Louie Vito, Chelsie Hightower
Len Goodman can tell Louie Vito how to dance, but he can't tell him how to wear his hair.
"Some people like it and some people don't, but I'm not going to change it," the Dancing with the Stars contestant tells TVGuide.com. "I'm not going to cut my hair and have everyone see how bad it looks short! I'm going to save these luscious locks."
After impressing the crowd with a respectable foxtrot on Monday's season premiere, the snowboarding Olympic hopeful got an earful from the head judge about his shaggy mop of hair and its lack of ballroom-appropriateness. For the record, Vito, who will perform the jive this week, just had it "trimmed." And if you ask his partner, Chelsie Hightower, he's not supposed to have ballroom hair.
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"It's not normal ballroom hair, but this isn't a normal ballroom competition," she says. "Louie is Louie. He doesn't want to change who he is. He just wants to add ballroom to who he is. I want Louie to be comfortable because he'll dance much better if he's comfortable."
Vito, 21, who had never seen Dancing before and has zero dancing experience, is still trying to find his footing and more importantly, his posture on the hardwood since snowboarding calls for bending over, not standing tall. "Ultimately, as long as you've never danced before, you're not building bad habits. Unfortunately for us, he already built a bad habit with snowboarding!" Hightower says. "Luckily, there wasn't anything more than that, so that was good."
One advantage from snowboarding? Balance, which will pay dividends on the floor, Hightower says. But mostly, she's impressed by Vito's work ethic. "You may not think of a very disciplined athlete, but snowboarders are athletes. They know what it takes to be good at something and how much work they have to put into it," she says. "I was definitely surprised by his work ethic and with his determination. He improves very quickly, which shows he really does want this. He's doing great and I'm really proud of him."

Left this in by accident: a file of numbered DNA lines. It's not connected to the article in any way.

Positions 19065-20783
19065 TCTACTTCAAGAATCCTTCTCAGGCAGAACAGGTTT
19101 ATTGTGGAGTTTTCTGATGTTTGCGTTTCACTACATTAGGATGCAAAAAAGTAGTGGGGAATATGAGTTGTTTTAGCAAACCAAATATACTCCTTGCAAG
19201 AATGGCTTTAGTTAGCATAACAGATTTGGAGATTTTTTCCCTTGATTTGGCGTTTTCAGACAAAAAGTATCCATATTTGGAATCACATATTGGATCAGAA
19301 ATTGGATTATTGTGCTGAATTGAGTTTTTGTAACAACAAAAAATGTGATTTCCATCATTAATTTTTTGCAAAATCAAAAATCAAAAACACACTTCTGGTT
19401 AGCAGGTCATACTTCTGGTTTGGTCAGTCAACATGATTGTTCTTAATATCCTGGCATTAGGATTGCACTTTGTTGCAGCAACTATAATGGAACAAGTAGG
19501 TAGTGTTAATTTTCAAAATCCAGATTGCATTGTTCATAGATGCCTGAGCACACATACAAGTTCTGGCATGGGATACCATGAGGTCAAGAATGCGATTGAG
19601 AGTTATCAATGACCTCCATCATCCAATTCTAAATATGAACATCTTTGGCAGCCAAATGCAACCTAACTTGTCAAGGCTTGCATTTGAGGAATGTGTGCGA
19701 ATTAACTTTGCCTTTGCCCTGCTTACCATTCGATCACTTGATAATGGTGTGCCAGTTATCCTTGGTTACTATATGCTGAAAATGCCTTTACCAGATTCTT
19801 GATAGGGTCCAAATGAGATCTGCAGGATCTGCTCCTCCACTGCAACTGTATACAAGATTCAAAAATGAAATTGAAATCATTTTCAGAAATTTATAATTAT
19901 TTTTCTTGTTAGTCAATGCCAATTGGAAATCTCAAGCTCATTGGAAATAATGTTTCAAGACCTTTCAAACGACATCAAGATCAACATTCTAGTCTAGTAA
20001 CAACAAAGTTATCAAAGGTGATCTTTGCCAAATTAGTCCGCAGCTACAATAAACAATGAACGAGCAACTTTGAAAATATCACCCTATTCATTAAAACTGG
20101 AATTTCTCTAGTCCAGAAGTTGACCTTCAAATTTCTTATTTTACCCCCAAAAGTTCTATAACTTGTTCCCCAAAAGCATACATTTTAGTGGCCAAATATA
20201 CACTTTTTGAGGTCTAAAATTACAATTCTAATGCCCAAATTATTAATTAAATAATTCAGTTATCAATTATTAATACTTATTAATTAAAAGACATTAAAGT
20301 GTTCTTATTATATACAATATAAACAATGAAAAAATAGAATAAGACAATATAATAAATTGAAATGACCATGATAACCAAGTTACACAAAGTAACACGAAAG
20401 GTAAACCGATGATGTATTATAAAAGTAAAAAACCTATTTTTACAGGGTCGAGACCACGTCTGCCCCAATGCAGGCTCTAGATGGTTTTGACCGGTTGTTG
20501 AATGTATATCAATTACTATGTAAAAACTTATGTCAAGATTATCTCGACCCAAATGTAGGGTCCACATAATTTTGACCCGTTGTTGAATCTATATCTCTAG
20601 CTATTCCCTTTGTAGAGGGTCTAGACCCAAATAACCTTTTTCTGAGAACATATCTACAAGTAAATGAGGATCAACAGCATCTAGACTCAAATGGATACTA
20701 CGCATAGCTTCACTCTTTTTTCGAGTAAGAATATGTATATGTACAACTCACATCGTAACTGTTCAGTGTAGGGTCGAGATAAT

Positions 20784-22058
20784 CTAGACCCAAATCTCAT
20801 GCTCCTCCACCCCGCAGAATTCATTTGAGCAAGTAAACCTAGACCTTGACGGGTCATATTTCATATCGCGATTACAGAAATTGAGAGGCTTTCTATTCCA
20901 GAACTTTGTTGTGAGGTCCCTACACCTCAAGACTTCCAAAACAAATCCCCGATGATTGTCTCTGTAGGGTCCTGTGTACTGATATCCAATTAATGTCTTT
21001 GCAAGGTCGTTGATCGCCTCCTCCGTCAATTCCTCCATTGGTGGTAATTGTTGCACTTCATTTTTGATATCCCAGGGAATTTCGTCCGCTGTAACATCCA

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"I know a lot of people were wondering how I was going to be, like, 'Is he going to try? Is he cool? Is he going to be focused?'" Vito says. "That's why I wanted to get out there and work hard and turn a lot of heads, which I think I did, and hopefully people continue to ride with me on this and continue to support me."
No doubt competing on Dancing will give his once "rebellious" sport greater mainstream exposure ahead of the Vancouver Olympics, for which Vito hopes to qualify during the Grand Prix series in December and January with his arsenal of double-cork 1080s. Some people — non-snowboarding fans — don't understand why he's doing Dancing so close to the Games, thinking it would compromise his training.
"Snowboarding, you just go out and have fun and do whatever you want. I'm not going into the gym for seven hours a day and lifting weights and doing my routine," he says. "It's more of a lifestyle than a sport. If I wasn't doing the show, I'd just be chilling. I've been snowboarding all summer and if you snowboard too much, you could kind of lose the drive by the time trials come around. You could get burnt out."
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Besides, doing Dancing doesn't mean there's no time for snowboarding either. Vito, who was originally approached to do the show last year but wasn't cast, hopes to hit the slopes in Colorado with Hightower one weekend, and wants to get his buddies out to attend a show or two. "They're all watching. I got texts from Scotty Lago, Jack Mitrani, Luke Mitrani. They're excited. I'm just going to be myself on here and see what happens."
That means same hair, brushing off judge Bruno Tonioli's "dancing hobbit" comment ("I've been called worse," says the 5-foot-6 Vito, who, incidentally, had returned from New Zealand last month) and only a few dates with the spray-tan booth.
"Some guys love that stuff. I'm not really a spray-tan kind of guy. I'm always covered up in my sport," he says. "I'm just trying to get an overall tan so I'm not glowing on TV. I don't want to be albino!"